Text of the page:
The need for effective teachers is growing while national and state standards are putting ever-increasing demands on teachers and raising expectations for student achievement. Low science and mathematics standardized test scores, particularly in the middle grades, reflect unprepared adolescents, perhaps because of ineffective teaching strategies which result in fewer students seeking STEM (science, technology, engineering, mathematics) careers.
The researcher examined the use of problem-based learning, or PBL, with computer simulation, an example of which is the National Engineers Week Future City Competition. A model is to investigate the impact of PBL with computer simulation on a generalized use of inquiry-based instruction, use of technology in instruction, integration of science disciplines, and understanding of the nature of middle level learners. Following a review by a panel of experts and a field test, a questionnaire was given to all Ohio teachers who had enrolled and competed in the program on the state level during the 2008-2009 academic year, as well as those teachers competing at the national level.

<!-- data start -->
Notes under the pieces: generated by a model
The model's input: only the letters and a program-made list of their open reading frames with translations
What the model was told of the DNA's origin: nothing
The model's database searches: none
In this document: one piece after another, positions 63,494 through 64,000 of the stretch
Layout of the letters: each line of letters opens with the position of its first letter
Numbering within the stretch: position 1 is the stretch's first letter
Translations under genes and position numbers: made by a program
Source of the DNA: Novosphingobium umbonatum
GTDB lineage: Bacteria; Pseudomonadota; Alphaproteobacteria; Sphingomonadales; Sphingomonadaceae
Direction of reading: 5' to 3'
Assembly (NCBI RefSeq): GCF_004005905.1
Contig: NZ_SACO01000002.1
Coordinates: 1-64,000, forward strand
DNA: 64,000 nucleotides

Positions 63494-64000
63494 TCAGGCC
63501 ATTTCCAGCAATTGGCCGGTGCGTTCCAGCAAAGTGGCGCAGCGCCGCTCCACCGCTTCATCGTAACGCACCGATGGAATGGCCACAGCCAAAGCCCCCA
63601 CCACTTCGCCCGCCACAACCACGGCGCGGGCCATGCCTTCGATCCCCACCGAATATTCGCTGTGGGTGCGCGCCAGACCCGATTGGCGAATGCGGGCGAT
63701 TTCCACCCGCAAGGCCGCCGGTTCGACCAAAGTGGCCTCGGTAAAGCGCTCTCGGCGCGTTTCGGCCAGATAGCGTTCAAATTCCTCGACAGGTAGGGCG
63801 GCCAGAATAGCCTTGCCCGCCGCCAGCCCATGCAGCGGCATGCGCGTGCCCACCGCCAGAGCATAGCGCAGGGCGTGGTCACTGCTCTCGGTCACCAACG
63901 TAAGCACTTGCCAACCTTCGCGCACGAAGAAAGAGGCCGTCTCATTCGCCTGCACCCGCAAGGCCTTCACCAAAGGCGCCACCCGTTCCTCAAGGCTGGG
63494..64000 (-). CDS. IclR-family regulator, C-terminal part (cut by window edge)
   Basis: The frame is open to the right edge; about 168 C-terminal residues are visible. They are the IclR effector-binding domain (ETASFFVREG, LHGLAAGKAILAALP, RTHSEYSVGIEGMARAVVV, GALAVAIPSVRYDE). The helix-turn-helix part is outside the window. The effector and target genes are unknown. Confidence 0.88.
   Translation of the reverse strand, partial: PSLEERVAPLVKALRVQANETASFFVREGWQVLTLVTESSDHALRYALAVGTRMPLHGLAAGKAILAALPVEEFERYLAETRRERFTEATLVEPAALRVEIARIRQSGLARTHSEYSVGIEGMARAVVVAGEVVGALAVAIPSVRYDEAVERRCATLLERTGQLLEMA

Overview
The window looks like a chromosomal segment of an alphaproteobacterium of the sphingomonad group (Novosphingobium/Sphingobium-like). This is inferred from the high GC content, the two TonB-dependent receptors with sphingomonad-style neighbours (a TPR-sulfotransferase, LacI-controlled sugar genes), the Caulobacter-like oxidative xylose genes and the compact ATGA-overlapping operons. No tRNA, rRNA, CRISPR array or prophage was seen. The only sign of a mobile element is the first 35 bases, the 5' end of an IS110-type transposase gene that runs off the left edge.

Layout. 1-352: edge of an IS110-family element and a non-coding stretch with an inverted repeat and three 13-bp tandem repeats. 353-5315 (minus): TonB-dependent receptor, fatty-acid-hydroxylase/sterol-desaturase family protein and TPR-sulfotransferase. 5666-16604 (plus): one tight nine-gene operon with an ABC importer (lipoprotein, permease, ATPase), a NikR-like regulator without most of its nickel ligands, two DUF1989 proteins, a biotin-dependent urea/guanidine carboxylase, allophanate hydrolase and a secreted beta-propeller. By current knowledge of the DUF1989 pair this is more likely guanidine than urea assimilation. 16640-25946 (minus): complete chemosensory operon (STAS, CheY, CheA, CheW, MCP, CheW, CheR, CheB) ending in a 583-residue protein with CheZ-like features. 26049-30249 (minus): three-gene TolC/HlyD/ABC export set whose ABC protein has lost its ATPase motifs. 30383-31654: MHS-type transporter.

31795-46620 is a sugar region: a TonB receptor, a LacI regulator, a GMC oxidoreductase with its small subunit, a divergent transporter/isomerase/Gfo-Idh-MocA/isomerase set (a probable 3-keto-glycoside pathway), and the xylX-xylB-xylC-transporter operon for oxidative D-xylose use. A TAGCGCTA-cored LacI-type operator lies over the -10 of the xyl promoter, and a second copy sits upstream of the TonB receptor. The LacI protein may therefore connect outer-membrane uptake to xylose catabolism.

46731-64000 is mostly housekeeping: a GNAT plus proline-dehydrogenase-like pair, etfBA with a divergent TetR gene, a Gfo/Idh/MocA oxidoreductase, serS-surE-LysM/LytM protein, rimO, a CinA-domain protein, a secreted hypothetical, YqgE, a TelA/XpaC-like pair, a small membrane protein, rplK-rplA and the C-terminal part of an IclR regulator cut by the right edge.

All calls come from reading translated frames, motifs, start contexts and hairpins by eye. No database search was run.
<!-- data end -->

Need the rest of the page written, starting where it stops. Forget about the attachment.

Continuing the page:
In addition to demographics and background questions, the teachers were asked to self report on the impact of problem-based learning with computer simulation on frequency of inquiry-based teaching strategies and agreement on technology education,integration of science disciplines, and their understanding of their middle level students. Via sampling of the participants, 15 interviews were conducted after the questionnaire.
Significant areas were found regarding the teachers' Internet access at home and science agreement, number of technology college courses and inquiry frequency, technology professional development and both technology agreement and understanding of middle level learner agreement, past use of problem-based learning with computer simulation and inquiry frequency, gender and inquiry frequency, the teachers' Internet access in the classroom and technology agreement, and, finally, the amount of education and science agreement. High reliability and validity were demonstrated.
Conclusions were drawn to determine the impact on promising instructional practices with inservice teachers and teacher preparation programs, particularly those who teach STEM education. Findings support the proposed model and showed that experience with problem-based learning with computer simulation has a general positive effect on the teachers' instructional patters.